As my time with The Hitman drew to a close I asked what's next? "I'd like to write a fictional book about wrestlers in the '40s and '50s," he said. "Maybe even in England. I heard some awesome stories during my times here." However he also said he'd like to turn his own book into a film.
With Mickey Rourke's film, 'The Wrestler', garnering such global success, I wondered who would play The Hitman in his own biopic. Bret reveals: "Well I remember Brad Pitt's movie company requested a copy of the book when it first came out in Canada but I never heard back from them." Bret jokes how he'd quite enjoy the idea of being portrayed by Pitt. He adds: "They could beef him up a bit, apply a bit of make-up. Give him some nice hair."
He finished with some words for his UK fans: "I'm grateful that I've had such true fans over here. After 10 years since I wrestled anybody they still appreciate me and it really makes me appreciate everything I did. Sometimes the criticism of me is that I took wrestling too serious.
"Maybe I did take it all a bit too serious. But that's what made me special and hopefully makes people remember me as someone who was passionate about what I did and what I thought wrestling was really all about."
Bret Hart is a hero's hero ! I hope Bret will make a turn in South Africa again, August 1996 in Sun City was the start of the Bret vs Austin rivalry, I'm glad I saw Bret pin Austin with the roll-up off the turn-buckle like he done to Roddy Piper at WrestleMania 8. Thanks for all the memories Mr Hitman, you are still my hero ! Roy
Posted 14:56 14th August 2009
Still watch the wrestling but its not quite the same without Bret Hitman Hart i believe he was the greatest wrestler of all time. Saw him once live. Would of liked 2 have gone 2 his book signings.
Posted 22:11 9th August 2009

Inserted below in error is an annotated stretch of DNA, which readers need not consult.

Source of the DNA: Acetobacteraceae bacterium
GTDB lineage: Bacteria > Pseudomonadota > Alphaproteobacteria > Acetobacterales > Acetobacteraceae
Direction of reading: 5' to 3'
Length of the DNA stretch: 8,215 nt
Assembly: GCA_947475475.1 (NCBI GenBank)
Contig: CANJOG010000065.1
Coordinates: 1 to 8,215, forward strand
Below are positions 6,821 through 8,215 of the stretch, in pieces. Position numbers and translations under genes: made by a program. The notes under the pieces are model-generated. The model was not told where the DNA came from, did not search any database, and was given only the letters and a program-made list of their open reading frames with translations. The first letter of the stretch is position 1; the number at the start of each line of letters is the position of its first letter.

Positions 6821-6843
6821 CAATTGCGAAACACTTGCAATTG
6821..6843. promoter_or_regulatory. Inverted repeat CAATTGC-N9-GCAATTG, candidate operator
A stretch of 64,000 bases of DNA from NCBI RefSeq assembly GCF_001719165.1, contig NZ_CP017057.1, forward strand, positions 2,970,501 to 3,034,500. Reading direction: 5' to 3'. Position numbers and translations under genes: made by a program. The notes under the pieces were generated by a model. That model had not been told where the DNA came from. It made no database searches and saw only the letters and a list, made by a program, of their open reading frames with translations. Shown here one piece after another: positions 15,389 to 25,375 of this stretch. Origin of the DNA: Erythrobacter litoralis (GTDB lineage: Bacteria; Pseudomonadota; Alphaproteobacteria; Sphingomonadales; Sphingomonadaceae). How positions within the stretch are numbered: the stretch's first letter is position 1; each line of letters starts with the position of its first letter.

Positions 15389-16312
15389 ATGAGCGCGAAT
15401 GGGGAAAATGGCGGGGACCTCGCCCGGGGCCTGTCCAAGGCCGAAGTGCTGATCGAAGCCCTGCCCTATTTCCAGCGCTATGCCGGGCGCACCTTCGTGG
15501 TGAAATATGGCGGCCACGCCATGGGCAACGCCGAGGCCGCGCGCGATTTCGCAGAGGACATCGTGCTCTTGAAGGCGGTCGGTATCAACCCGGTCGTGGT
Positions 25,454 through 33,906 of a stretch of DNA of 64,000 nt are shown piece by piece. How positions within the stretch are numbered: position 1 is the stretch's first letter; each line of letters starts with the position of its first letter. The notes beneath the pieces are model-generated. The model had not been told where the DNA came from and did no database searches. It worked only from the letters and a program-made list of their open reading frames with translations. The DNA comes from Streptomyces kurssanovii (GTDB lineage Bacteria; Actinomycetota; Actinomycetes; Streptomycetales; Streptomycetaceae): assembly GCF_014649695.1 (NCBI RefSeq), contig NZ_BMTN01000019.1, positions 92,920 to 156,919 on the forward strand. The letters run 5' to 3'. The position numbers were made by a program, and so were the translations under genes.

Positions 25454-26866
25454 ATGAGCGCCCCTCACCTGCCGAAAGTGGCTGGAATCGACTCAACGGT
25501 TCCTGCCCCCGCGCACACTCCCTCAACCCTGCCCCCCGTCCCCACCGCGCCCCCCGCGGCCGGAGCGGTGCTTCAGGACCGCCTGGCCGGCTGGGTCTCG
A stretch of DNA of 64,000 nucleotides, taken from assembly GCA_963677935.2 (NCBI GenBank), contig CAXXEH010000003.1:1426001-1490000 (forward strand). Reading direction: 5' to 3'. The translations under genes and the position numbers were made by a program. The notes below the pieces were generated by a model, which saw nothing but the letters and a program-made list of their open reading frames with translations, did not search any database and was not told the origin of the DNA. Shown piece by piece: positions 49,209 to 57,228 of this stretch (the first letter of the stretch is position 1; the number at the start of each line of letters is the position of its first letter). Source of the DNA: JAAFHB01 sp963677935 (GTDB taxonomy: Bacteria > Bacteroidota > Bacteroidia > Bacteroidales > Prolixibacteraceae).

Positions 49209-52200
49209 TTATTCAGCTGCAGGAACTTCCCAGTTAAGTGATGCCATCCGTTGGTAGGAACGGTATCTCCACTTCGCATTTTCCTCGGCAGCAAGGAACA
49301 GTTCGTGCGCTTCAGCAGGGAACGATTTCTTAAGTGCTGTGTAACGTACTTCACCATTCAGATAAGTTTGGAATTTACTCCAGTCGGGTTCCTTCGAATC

Bret Hart is a complete legend, he did everything that was ever asked of him and did it for the love of wrestling, he was taught old skool by his dad & the rest of the harts in stampede wrestling and took all the great things about wrestling to the WWF where it was dog eat dog! He shud be remember for his no non-sense style and love for the fans, with bret hart you always got 100% dint matter who he was in the ring with. People go on about the screwjob, i think you shud read the book and understand how it affected him. Bret Hart was as loyal as they came and gave his all and just wanted to leave with his head held high after all he gave to the WWF & wasnt able to do that becuase of a few simple minded people. As a matter of fact he never wanted to go WCW he wanted to stay with WWF! Bret Hart is a complete icon and a role model for all! If there were more bret harts in the world maybe it wud be a better place!
Posted 14:08 22nd July 2009
Evan H you are a completely wrong about Bret, having read his book and been around when he was at the top of his game, Bret was pivitol in making the WWE what it is today, After Hogan Passed the torch to Ultimate Warrior who couldnt wrestle for toffee, warrior was expected to take WWE to the next step, however after he fluffed his career famously WWE needed someone who could carry matches with EVERYONE and make them look good and Hitman carried The WWE through its darkest times and he nearly single handedly beat off the competition from the WCW (who were threatening to bankrupt WWE) to keep WWE on top, and to top that he was liked by ALL wrestlers and had their respect when HHH and Shaun were screwing everyone else over and had lost their respect, it says a lot that the whole WWE dressing room threatened to strike after montreal, such was the impact of Bret, Who told them all to stay and think of their families!! The man will Always command more respect for wrestling because he is from a wrestling background and how you can call Michaels and Owen the best is crazy, Who taught Owen everything he knew about the business?? i suggest you Read his Book before making Idiotic statements which you have no evidence to back up!! Yes he talks about montreal and is still probably bitter, but thats understandable because he gave 14 years of his life in a business he loved to be faithful to the WWE only to see his dream die in a country he loved, thankfully us fans realise he is a true champion, but more than that he is a true gentleman which is more than i can say about those who screwed him! its a shame really coz he could still wrestle any 'rioded up freaks that there are today, a true Hero!
Posted 16:13 8th July 2009
As regular wrestling fan for 20 years and saw him at stadium many times, what I remember about Bret are: excellent of execution, professionalism, ego, arrogant, and self-focus. Similar to Austin, his prime at WWE is too short to be the best. Anyhow, he is among top 10 of all time. Hogan, Flair, Undertaker, Sting, Shawn, and HHH are obviously greater than Bret.
Posted 08:46 7th July 2009